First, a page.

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Neat Town Chariot

£17.50

Published 1962 © Hugh Evelyn Limited; artist Alan Osbahr;
c. 34 x 24 cm (13″ x 9″) on high white matt cardstock of 115 g/m²;
Shown here is a scan of the print.
This is a STANDARD sized print; see mail costs at Shipping & Returns.
Detail below

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Description

Summary

This Town Chariot has a Salisbury boot and a hammer cloth. The body has a sword box at the back. There is a footman’s board at the back with footman’s holders. Painted green and black on the body with green undercarriage and yellow lining.  A travelling chariot was a privately owned post-chaise used for long journeys. Called a chariot because it transported two people on a single, forward-facing internal seat, set behind the doors. A coach was designed for four on two internal seats – a forward-facing seat behind the doors as in a chariot, but with a backward-facing seat opposite, set ahead of the doors. A travelling chariot was designed to be driven by postilions or post-boys. The carriage was directed by one or more postilions – men riding the horses pulling the carriage – rather than by a coachman sitting on a coach box which would obscure the travellers’ view. The postilions usually rode the horses on the left or near side. The pair of horses nearest the carriage was called the wheelers and the pair in front was called the leaders.

Fenton’s Description

There is no Carriage looks better than a genteel Chariot, and where much room for passengers is not necessary, none is more convenient, for being more light and airy than a Coach, it is much to be preferred on that account; on it, as few or as many ornaments may be exhibited as on the Coach, and with as good an effect, but for a Carriage in frequent use, it is best not to be too profuse with them, as it adds to the weight, and trouble in cleaning, as well as to the expense. To form a genteel Chariot, is to collect such materials as are light in their appearance, and of a fanciful device; the more novelty, if not to extremes, the more genteel the Carriage, but as that is a matter of fancy, it must be left to the occupier of the Carriage to make a choice; what is now most fashionable will only here be noticed. First Charge for a Town Chariot £93 12s 6d. [William Fenton, 1789]

The Carriage is a perch, with iron plated sides of the bent or crooked form, a whole Wheel front, an iron Coach-box on a square trunk Boot, raised on neat carved Blocks, a raised hind end with neat short Blocks, and footman Cushion with a plated top, and carved hind Standards, hooped tyre Wheels, with Moulded fellies, common Axletrees and boxes.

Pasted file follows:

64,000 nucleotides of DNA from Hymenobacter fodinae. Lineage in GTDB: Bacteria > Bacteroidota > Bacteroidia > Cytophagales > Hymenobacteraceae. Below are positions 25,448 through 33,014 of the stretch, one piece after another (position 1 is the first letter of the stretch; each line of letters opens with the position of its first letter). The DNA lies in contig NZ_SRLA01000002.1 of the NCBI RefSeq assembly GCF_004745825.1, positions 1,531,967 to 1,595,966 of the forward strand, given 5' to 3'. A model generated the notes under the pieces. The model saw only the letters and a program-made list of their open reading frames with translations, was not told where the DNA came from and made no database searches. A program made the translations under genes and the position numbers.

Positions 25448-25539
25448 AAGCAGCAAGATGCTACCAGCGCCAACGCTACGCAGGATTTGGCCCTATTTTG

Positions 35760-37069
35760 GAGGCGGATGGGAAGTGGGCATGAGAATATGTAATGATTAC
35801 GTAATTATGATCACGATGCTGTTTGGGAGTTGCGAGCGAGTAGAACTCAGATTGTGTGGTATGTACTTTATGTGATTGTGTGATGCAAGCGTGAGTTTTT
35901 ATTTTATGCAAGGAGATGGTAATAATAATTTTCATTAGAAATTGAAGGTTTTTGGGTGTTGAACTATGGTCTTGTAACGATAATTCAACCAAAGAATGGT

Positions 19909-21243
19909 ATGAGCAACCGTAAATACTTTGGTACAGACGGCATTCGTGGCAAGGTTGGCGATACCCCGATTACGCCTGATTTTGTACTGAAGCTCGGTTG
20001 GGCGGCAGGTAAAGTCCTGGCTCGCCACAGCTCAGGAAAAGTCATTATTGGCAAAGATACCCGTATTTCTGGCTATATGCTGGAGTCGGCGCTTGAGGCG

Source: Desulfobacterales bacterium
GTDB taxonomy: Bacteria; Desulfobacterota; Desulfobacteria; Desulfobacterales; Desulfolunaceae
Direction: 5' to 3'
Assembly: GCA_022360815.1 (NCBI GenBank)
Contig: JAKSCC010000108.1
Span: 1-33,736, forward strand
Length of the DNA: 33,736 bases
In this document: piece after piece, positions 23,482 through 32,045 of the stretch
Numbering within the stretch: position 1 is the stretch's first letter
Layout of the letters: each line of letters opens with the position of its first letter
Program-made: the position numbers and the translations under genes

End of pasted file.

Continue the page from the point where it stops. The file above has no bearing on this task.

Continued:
The Body with Round sides, a Sword case back, Contracted door Lights, lined with second cloth, trimmed with a 3½ inch lace, and swinging holders, a pair of silk Squabs, plate glasses with Lace glass frames, silk Spring-curtains. Venetian Blinds, sliding seat Boxes, a Wilton Carpet, double folding Steps. The Plating with silver, a small 3-8th moulding, or quill Bead, in double rows round the side pannels, and in single rows round the front and door lights, a 4-8th moulding all round the middle and roof, up the corner pillars and sides of the doors, and along the bottom sides, 4 silver Scroll ornaments, an Octagon, a pair of sword case Frames, a pair of plated thick Joints, with barrel Props and Caps for ditto, eight silver crest Head Plates, with silver Circles, a set of cased plated metal Wheel Hoops, a plated Pole Hook, and Check brace Rings, five Italian full plated Lamps, the Hammer-Cloth of livery, trimmed with a top row of 2½ inch, a bottom row of 1 inch, and a middle row of four inch lace, and one bottom row of seven inch ornamented fringe; four 3½ inch double lace footman Holders, the Painting picked out two colours, the Pannels Polished, the Arms on the doors and crests on the quarters and stiles, the main and check Braces with whole Buckles, a set of Worm Springs, French pole Pieces.

First charge for a Town Chariot£9310
EXTRAS FOR DITTO
A compass Perch, iron plated on the sides3160
Whole wheel front250
Raised fore end with neat carved Blocks2100
Square Trunk Boot for an iron coach-box600
An iron coach-box1000
Raised hind end on neat carved short Blocks250
A footman cushion plated at the top edge with carved hind standards6180
Hooped wheels with moulded jellies1190
The Body with round sides100
A sword case back2100
Contracted door lights200
Swing holders, and other trimming 3½  inches wide1180
A pair of silk squabs2126
A set of spring curtains306
Ditto Venetian blinds250
Lace glass frame100
Eighty feet of plates 2-8th moulding500
Forty feet of ditto 4-8th ditto4100
An Octagon and a pair of sword case frames110
A pair of thick joints with 4 barrel props and caps4140
A set of silver crest head plates in silver circles and a pair extra300
Four cased plated metal wheel hoops306
A plated pole hook226
Six plated check brace rings140
Five Italian round side lamps with plated heads and barrels700
A hammer cloth as described1100
Four double lace footman holders1166
Main and check Braces with whole buckles0100
Spiral or worm springs1100
French pole pieces060
TOTAL£191126

Additional information

Dimensions 38 × 25.5 cm